A glacier is a large, perennial accumulation of crystalline ice, snow, rock, sediment, and often liquid water that originates on land and moves down slope under the influence of its own weight and gravity.
Definitions of often used glaciology and glacial geology terms can be found at the USGS Glacier Photoglossary Web site.
While there is no global standard for what size a body of ice must be to be considered a glacier, USGS scientists in Glacier National Park use the commonly accepted guideline of 0.1 square kilometers (about 25 acres) as the minimum size of a glacier.
No, it does not. The term actually refers to changes in the position of the glacier’s terminus over a period of time. Like water, ice flows down its surface gradient and never goes back up valley.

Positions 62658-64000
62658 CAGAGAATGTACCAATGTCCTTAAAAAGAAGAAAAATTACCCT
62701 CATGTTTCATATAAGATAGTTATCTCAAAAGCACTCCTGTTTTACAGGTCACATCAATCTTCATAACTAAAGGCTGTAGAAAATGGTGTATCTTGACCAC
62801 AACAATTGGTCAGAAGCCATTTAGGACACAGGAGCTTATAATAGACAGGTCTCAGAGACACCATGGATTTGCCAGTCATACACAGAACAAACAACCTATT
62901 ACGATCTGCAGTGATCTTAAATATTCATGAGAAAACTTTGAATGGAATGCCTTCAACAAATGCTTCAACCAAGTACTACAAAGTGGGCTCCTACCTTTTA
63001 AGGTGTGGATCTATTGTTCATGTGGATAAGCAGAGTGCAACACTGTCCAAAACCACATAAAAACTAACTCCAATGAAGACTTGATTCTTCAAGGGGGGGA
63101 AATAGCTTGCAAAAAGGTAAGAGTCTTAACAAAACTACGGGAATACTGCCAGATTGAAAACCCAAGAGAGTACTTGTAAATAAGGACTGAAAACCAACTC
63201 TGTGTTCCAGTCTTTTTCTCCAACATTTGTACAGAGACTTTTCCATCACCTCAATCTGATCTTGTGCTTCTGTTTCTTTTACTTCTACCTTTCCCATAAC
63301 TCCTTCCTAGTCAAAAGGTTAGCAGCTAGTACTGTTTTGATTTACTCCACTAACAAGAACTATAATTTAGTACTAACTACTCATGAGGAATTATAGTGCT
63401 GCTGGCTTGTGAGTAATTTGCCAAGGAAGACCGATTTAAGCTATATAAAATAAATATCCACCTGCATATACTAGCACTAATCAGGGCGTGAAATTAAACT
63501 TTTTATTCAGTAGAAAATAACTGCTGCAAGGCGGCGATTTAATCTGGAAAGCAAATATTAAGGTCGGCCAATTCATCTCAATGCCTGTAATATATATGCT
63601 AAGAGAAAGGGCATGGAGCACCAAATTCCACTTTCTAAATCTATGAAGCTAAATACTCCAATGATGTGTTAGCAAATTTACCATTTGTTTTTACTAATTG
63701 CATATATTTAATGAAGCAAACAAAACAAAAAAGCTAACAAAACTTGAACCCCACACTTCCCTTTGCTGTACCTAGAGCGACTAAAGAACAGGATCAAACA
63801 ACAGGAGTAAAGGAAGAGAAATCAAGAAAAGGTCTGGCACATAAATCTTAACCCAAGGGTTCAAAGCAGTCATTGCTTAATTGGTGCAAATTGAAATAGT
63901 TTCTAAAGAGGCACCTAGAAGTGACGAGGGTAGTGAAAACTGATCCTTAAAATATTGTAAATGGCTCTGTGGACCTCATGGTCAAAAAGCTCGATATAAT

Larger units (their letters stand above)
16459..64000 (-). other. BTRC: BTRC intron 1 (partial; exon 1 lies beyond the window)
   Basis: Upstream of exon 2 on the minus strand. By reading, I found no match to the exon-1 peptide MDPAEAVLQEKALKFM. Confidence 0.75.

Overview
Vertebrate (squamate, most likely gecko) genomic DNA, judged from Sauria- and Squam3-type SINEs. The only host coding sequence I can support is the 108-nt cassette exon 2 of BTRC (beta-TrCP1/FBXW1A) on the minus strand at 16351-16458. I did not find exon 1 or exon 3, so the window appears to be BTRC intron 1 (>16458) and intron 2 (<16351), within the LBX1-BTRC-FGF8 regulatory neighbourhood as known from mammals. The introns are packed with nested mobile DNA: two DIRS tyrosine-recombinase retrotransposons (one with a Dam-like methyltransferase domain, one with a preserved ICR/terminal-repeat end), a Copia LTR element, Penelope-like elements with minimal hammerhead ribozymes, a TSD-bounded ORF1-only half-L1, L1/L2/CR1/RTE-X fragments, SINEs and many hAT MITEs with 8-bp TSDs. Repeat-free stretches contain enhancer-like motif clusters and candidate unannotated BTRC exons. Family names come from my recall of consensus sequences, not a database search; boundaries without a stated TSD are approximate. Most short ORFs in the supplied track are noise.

In addition to qualitative methods like Repeat Photography, USGS scientists in Glacier National Park collect quantitative measurements of gla
The term “Benchmark Glaciers” refers to four North American glaciers that have been selected to be the subjects of a long-term glacier monitoring program which investigates climate, glacier geometry, glacier mass balance, glacier motion, and stream run
Repeat photographs provide a good way to see how Alaska's glaciers are changing.
Glaciers act as reservoirs of water that persist through summer. Continual melt from glaciers contributes water to the ecosystem throughout dry months, creating perennial stream habitat and a water source for plants and animals.
“Eustacy” refers to a change in global sea level. For much of its multi-billion year history, Earth has experienced hundreds of periods of eustatic rise and eustatic fall of sea level.
The Last Glacial Maximum (LGM) occurred about 20,000 years ago, during the last phase of the Pleistocene. At that time, glaciers covered:            ~ 8 % of Earth’s surface            ~ 25 % of Earth’s land area, and